RI: You carry 60 pounds of gear on your body while you film. Why not fake it at least half time? A lot of special ops guys have joint and mobility issues later in life because they carry all that gear.
KS: I don’t think it’s fair to try and represent a group of men like that, and do it properly, without putting ourselves in similar scenarios. The gear gives you the ability to walk and feel so much. It changes the way you move. There’s a confidence to the way you move when you know you’ve got a 20-pound plate on your chest and a 20-pound plate on your back and if someone does shoot you in the back, that if you create a small enough target, that the chances are you’ll live.
The weapons are a necessity. All of those things are a necessity to try and create a show that would hopefully open the minds of the public to understand what these men do for a living and what they sacrifice. Hopefully it creates a better understanding of how and why they should be helping veterans when they get home from 10, 15, or 20 years of service and they’re struggling to find purpose or an idea of how to fill that void that they’ve just given so much of their life to. We put a lot on the line and it took a big toll on us over five and a half months, both mentally and physically, but you know what? It’s nothing compared to what these guys go through on a regular basis in real life. It’s a small sacrifice for us but we’re just trying to do the best we can to represent the real heroes in this world who don’t get the respect they deserve sometimes.
RI: What did you bring to the table that helped create the character, from your own life experiences?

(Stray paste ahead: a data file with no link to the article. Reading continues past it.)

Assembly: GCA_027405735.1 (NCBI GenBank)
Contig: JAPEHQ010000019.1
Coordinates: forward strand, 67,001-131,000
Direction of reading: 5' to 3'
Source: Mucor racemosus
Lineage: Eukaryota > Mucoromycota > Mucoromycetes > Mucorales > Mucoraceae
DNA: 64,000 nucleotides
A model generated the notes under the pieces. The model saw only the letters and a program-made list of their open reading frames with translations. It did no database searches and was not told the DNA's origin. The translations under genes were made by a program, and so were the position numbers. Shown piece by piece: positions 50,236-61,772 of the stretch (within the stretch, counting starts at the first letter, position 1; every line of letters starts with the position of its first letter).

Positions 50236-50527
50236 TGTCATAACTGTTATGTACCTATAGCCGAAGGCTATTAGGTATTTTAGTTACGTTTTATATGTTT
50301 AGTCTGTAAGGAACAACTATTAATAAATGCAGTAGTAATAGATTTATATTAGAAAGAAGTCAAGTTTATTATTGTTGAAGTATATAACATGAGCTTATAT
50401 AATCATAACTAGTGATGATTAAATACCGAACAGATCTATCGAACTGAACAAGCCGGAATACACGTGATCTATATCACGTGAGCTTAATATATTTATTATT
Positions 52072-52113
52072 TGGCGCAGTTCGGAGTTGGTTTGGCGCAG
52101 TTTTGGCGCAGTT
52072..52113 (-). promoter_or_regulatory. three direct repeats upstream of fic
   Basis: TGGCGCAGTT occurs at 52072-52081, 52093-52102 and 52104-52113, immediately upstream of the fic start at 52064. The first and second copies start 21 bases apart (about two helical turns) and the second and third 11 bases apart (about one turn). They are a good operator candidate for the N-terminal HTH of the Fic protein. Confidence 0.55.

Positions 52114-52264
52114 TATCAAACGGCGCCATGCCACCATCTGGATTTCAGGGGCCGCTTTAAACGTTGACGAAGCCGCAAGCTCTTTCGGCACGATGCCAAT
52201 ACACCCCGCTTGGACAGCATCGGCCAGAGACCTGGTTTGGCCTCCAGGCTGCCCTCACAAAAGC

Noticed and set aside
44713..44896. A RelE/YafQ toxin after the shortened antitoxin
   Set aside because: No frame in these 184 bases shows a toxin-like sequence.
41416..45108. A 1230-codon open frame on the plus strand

KS: I knew very little about the military. I’m Canadian by birth though I’ve lived down here for a number of years. But I don’t think that changes anything. Fighting for your loved ones doesn’t have any limitations by culture. I was an athlete growing up and I played on many different teams and had brotherhoods that I valued very much growing up. My parents were divorced. I had a little bit of the idea of what it might be like for Caulder at times when he felt alone here and there. The idea of solace in independence, I felt that over the course of my life many times, where it’s so much more comfortable to be alone and to have your brotherhood on the side, which is what Caulder does now. He’s also a fun guy and he kind of runs away from his problems to an extent. He loves to have a good time and hang out with the boys and kick back with a beer and we as a cast did a lot of that in North Carolina because our families were either out in Los Angeles or in other countries. So that brotherhood naturally developed. I luckily had a cool house that I rented and we had many barbecues with fires and s’mores and good whiskey. It was fun.
RI: Did you have to do anything different nutrition wise, to get ready for the show?
KS: I’m naturally about 155 pounds, which is what I was when I got the show. Within two months I was 175. That came from nutrition, from eating six square meals a day. We had an amazing craft services team that kept us fueled and ready to go. When you are carrying around that equipment all day, you burn calories so quickly. I was able to gain that weight for the show which helped so much with the character. These guys aren’t light guys. I ate all the time. I ate breakfast for two at 5:30 and again at 8:00 and again at 11:00, and then protein shakes.
In Hollywood movies, they tend to glamorize the military as six-pack 210-pound beasts who look like they could go be professional wrestlers. These guys are not that. They are your neighbors you see walking their dogs. They are guys you see pumping gas. There was no need for us to try to have six packs. We were not trying to glamorize the idea of these people. We were trying to tell as honest a story as we could.
RI: You’ve been acting for over 20 years, been in several hit shows and you’re now starring in a hit drama. Acting is incredibly tough business to get into but you made it. What advice would you have for someone out there who’s dreaming big?
KS: Persevere. Keep the faith. Never give up. Take help when you can, give help when you can. But ultimately, just never give up. I’ve gone through years of my life just hoping and dying for jobs in this business and I refused to go home or walk away because I just wasn’t built that way. If you’re going to give up, you’re going to fail. That’s a guarantee. But if you never give up, you never know what’s around the next corner. Life’s a funny thing that way.